Chapter 28: The Charlotte Papers
If by chance you've forgotten what a great writer E.B.White was, just read his next letter to me, and feel my inspiration.
NORTH BROOKLIN, MAINE
February 3, 1971
Thanks for your great letter. I agree with William James. If the film of CHARLOTTE'S WEB, or any other film you make, outlasts you, you are 1iving properly. It is true that my story celebrates the great themes, birth, death, renewal; and it is true that it explores the high virtues---friendship, love, loyalty, fidelity. But being a fabulist, I can assure you that this is a story of the aninma1 kingdom, which of course includes that strangest of the mammals, man. It is not a story of the human kingdom, or human condition, and any attempt to cut it down to that level would invite disaster. When I wrote the book, I was operating on the highest level (which incidentally is where you meet children face to face and where dumb creatures and humans mingle in perfect equality).
It is all very well to say that "Charlotte's Web was a web of love which extended beyond her own lifespan." But you should never lose sight of the fact that it was a web spun by a true arachnid, not by a de facto person. One has eight legs and has been around for an unbelievably long time on this earth; the other has two legs and has been around just long enough to raise a lot of hell, drain the swamps, and bring the planet to the verge of extinction.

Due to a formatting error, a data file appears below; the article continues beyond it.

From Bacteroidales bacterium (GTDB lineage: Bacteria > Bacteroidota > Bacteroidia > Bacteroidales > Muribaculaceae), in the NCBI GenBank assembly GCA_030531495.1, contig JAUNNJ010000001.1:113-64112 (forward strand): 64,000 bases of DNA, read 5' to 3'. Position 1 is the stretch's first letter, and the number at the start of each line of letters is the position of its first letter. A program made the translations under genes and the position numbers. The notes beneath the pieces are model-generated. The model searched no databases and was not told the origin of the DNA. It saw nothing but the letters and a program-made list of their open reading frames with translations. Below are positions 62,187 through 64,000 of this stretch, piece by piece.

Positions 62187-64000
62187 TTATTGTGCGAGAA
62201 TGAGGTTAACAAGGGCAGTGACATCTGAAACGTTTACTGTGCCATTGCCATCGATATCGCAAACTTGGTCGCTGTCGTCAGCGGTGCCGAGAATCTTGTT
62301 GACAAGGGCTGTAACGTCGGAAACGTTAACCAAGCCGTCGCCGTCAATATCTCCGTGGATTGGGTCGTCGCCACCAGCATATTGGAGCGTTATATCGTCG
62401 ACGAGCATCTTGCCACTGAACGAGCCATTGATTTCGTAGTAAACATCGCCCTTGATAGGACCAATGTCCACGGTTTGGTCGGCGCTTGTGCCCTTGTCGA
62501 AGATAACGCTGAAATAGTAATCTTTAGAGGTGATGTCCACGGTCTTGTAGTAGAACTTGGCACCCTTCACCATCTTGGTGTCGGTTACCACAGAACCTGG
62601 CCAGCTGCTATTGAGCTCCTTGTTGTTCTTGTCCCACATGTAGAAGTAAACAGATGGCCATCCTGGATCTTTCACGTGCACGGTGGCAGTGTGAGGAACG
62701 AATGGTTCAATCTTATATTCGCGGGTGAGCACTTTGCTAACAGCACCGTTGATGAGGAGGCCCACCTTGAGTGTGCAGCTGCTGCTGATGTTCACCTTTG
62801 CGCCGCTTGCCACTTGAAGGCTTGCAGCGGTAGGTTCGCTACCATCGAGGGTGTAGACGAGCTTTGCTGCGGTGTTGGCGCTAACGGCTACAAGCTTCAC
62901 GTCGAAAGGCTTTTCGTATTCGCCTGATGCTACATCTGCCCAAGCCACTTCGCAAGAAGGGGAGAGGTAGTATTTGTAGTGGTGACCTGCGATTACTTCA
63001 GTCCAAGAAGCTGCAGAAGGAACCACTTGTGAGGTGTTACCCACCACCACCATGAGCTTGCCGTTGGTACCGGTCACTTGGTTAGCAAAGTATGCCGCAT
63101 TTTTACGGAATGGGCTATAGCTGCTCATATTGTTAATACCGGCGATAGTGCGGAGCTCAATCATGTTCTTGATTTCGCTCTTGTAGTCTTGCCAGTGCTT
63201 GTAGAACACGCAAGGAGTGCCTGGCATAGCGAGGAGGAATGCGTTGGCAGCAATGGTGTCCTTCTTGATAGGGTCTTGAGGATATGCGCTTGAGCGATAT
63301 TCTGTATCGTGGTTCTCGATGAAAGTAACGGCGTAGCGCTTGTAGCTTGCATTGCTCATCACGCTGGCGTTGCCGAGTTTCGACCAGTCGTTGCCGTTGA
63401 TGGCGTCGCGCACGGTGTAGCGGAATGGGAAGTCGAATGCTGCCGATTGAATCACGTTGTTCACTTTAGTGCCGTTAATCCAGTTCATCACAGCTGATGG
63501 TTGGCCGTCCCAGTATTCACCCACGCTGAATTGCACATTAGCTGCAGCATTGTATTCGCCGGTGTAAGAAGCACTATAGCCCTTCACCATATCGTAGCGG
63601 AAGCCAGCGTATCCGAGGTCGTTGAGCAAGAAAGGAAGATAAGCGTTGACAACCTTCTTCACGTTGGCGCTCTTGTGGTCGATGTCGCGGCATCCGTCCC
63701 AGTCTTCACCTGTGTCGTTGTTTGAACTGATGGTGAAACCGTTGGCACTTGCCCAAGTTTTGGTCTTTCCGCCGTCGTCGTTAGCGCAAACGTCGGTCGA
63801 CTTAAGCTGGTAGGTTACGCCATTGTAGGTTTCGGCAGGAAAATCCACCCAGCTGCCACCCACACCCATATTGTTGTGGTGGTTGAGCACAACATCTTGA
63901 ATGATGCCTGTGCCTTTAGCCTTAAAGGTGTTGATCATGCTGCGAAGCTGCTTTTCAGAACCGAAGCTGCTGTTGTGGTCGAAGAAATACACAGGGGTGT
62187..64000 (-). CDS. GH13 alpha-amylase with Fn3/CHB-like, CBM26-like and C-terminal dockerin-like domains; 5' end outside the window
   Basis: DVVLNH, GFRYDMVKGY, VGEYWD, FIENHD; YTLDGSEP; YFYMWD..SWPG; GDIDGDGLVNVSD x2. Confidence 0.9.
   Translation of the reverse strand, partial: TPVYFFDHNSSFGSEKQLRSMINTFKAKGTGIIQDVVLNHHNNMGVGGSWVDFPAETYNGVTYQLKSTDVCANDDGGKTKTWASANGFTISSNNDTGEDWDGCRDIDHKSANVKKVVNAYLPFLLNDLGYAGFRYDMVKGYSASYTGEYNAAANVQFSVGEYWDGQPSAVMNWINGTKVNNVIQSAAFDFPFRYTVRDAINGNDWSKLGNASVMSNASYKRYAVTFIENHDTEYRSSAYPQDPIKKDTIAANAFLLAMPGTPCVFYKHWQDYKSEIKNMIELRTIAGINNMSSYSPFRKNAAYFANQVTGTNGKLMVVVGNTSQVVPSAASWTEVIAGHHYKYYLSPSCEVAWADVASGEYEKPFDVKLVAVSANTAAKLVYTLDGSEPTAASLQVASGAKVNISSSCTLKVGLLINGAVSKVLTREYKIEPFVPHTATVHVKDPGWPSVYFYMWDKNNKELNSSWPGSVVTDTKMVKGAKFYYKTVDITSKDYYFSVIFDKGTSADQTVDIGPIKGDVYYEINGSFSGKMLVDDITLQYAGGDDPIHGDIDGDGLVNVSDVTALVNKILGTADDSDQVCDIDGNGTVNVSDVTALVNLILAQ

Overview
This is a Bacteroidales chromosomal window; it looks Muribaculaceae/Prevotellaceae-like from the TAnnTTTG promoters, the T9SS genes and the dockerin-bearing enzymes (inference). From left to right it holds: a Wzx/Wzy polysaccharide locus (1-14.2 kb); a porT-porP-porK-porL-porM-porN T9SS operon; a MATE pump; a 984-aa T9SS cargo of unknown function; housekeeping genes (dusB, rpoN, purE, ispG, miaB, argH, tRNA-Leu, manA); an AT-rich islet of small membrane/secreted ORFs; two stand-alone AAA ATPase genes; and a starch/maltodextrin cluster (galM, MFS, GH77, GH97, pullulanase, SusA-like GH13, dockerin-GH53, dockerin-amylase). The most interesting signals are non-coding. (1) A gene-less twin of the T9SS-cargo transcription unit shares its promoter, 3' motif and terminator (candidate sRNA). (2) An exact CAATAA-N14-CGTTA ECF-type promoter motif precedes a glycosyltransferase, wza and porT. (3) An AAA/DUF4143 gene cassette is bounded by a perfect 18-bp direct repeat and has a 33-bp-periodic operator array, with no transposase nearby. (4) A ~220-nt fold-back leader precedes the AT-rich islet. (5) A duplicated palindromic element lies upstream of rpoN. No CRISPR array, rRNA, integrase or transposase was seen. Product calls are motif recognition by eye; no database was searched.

I am not trying to disclaim the message in the book. I just want to make sure you've got the message. A fabulist takes animals and gives them an extra dimension, in this case speech. Certainly one of the commonest assumptions of the human animal is that the universe was constructed for his particular benefit, that he is the center of it, and that the, other creatures are of an inferior sort ~ spotted about to lend variety to the scene. A false and dangerous assumption. Remember Warty Bliggens? - the toad that believed that the earth existed for his particular enjoyment, the sun to give him light by day and the moon and wheeling constellations to make beautiful the night for the sake of Warty Bliggens." Warty was the creation of Don Marquis, another fabulist. It's one of his best pieces. As you say, spiders do not talk to pigs, except in the world of the fable. But when conversation does finally take place, in that fabulous and pure world, it is indeed a spider who talks, indeed a pig. It is not a woman in spider's clothing, or a boy in a pig's skin. Be true to animals, O Good Gene, and you will live forever. When you enter the barn cellar, remove your hat.
May good luck and a steady faith go with you!